JFK+50: Volume 6, No. 1860PRESIDENT-ELECT FDR & JFK BOTH ESCAPED ASSASSINATION ATTEMPTS IN FLORIDA
Miami, West Palm Beach, Florida (JFK+50) 83 years ago today, February 15, 1933, President-elect Franklin D. Roosevelt narrowly escaped an assassination attempt at Bayfront Park in Miami while 55 years ago this past December 15, President-elect John F. Kennedy was also fortunate to evade harm at the hands of a would-be assassin.
FDR, who would be sworn-in on March 4, 1933, had just completed a speech and was seated on the back of his car when shots rang out. Five shots were fired from a distance of 25 feet from Mr. Roosevelt. While none of the shots hit FDR, one seriously wounded Mayor Anton Cermak of Chicago. Although the mayor's wound healed, he died on March 6, 1933 of ulcerative colitis.
Four others in the crowd were hit by gunshots, but only one, a woman, died later from her wound. The suspect, identified as 32 year old Giuseppe "Joe" Zangara*, fired while standing on a wobbly chair. After the first shot, Lillian Cross reportedly hit Zangara's arm with her purse throwing off the would-be assassin's aim.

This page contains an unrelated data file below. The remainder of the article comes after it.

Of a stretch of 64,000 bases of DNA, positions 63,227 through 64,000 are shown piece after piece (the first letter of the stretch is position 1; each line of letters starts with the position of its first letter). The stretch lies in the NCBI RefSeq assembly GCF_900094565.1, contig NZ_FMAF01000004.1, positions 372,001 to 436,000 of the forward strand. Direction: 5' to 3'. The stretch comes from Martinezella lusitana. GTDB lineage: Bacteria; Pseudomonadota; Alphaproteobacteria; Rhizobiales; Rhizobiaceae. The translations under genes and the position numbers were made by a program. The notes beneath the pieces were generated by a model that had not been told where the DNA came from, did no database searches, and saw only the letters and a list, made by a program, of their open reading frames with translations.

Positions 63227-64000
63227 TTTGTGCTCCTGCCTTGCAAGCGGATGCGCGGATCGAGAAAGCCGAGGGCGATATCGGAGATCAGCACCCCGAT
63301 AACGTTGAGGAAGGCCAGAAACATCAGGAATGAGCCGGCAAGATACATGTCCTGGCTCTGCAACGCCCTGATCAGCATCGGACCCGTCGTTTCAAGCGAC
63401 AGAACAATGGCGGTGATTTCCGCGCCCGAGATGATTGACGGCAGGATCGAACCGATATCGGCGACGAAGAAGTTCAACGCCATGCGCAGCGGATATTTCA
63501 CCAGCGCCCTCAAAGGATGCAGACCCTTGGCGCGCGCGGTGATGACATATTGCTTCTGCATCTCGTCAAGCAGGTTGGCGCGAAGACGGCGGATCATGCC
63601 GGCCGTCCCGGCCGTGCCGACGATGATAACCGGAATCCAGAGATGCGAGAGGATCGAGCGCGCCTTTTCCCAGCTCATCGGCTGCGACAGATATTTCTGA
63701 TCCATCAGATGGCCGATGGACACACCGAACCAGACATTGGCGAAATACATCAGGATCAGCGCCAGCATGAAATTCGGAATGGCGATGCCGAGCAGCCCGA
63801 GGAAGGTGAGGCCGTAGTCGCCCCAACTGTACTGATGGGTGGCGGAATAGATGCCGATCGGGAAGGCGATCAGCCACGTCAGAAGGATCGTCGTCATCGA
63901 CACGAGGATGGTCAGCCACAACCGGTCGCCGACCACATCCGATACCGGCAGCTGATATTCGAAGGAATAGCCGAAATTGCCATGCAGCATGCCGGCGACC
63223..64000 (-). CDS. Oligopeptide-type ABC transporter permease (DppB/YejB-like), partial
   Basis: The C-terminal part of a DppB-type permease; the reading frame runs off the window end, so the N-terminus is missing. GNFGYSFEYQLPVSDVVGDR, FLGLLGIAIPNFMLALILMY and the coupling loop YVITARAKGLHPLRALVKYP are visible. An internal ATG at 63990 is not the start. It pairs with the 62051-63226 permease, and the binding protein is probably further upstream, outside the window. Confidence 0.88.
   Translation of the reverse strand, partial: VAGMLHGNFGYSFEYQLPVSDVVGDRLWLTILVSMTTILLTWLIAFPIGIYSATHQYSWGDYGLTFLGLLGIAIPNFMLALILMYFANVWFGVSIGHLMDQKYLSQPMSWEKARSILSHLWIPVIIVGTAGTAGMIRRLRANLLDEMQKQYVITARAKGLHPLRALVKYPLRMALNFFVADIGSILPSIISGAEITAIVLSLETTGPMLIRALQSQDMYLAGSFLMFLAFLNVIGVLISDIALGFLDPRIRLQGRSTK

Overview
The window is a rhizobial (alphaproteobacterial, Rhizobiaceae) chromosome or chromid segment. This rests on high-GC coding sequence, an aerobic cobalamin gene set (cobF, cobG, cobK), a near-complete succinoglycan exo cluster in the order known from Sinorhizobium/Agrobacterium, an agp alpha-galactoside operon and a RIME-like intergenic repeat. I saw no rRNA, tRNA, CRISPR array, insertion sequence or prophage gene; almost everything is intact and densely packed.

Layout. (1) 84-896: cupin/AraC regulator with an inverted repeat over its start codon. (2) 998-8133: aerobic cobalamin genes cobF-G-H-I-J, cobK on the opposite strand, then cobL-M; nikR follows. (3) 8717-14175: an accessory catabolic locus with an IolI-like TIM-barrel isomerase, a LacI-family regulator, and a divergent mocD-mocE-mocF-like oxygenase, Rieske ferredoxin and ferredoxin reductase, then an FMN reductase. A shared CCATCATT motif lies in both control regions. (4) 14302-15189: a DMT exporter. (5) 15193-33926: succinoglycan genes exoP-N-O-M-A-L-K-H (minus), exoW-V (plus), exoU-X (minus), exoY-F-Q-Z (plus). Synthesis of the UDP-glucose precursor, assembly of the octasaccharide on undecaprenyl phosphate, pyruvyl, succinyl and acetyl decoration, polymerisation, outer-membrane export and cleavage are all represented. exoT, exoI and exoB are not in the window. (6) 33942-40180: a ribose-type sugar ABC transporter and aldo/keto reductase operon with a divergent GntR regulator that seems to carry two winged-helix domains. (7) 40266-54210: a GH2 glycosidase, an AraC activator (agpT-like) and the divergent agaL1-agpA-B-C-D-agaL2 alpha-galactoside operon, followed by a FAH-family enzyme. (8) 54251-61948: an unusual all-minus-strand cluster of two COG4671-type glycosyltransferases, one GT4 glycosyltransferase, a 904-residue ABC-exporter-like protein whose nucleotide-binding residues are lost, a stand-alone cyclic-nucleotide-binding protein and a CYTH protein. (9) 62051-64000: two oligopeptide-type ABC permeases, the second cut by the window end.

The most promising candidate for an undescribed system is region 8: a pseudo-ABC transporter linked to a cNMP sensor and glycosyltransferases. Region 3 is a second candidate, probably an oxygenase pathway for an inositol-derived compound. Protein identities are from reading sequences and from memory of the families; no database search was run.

Pavlick, who was 73 years old at the time of his arrest, had come to Palm Beach with the intention of driving his dynamite-laden vehicle into President-elect John F. Kennedy's limo.
On January 27, 1961, Pavlick was committed to the United States Public Health Service Mental Hospital in Springfield, Missouri. The charges against him were dropped on December 2, 1963, just days after JFK's death in Dallas.
Pavlick, however, remained institutionalized until December 13, 1966.
"Assassination Attempt on FDR," by Jennifer Rosenberg, www.history1900s.about.com/
"JFK: the assassin who failed," by Philip Kerr, New Statesman, November 27, 2000
"Near Miss: JFK Assassination Attempt in 1960," by Steve B. Davis, Writings and Wramblings, www.stamperdad.wordpress.com
"The Five Weeks of Giuseppe Zangara: The Man Who Would Assassinate FDR," by Blaise Picchi, Chicago Review Press, 1998.
"The Kennedy Assassin Who Failed," by Dan Lewis, December 6, 2012 SMITHSONIAN.COM